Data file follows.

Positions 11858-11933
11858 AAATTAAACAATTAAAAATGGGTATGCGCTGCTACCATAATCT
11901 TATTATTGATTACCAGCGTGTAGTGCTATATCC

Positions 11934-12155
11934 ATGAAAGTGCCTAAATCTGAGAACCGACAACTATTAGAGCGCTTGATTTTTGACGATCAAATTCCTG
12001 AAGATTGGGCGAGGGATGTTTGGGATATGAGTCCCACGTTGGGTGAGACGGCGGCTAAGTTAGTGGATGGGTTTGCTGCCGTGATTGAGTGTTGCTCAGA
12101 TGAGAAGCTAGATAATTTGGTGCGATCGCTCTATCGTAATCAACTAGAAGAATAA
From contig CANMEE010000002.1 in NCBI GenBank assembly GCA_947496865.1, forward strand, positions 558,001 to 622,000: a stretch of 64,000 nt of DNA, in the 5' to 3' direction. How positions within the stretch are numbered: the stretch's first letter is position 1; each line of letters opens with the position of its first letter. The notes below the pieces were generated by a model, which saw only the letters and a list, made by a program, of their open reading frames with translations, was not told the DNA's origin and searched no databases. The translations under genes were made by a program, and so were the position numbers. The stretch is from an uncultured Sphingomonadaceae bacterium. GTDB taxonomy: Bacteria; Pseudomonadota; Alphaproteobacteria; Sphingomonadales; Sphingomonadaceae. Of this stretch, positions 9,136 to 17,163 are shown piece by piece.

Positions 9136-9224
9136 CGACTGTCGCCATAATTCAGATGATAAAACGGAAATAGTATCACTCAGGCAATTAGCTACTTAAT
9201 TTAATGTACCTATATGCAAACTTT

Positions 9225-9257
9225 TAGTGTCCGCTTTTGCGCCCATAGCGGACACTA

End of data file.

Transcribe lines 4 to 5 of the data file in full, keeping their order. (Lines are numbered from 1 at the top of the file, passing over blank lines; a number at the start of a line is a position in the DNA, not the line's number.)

Positions 11934-12155
11934 ATGAAAGTGCCTAAATCTGAGAACCGACAACTATTAGAGCGCTTGATTTTTGACGATCAAATTCCTG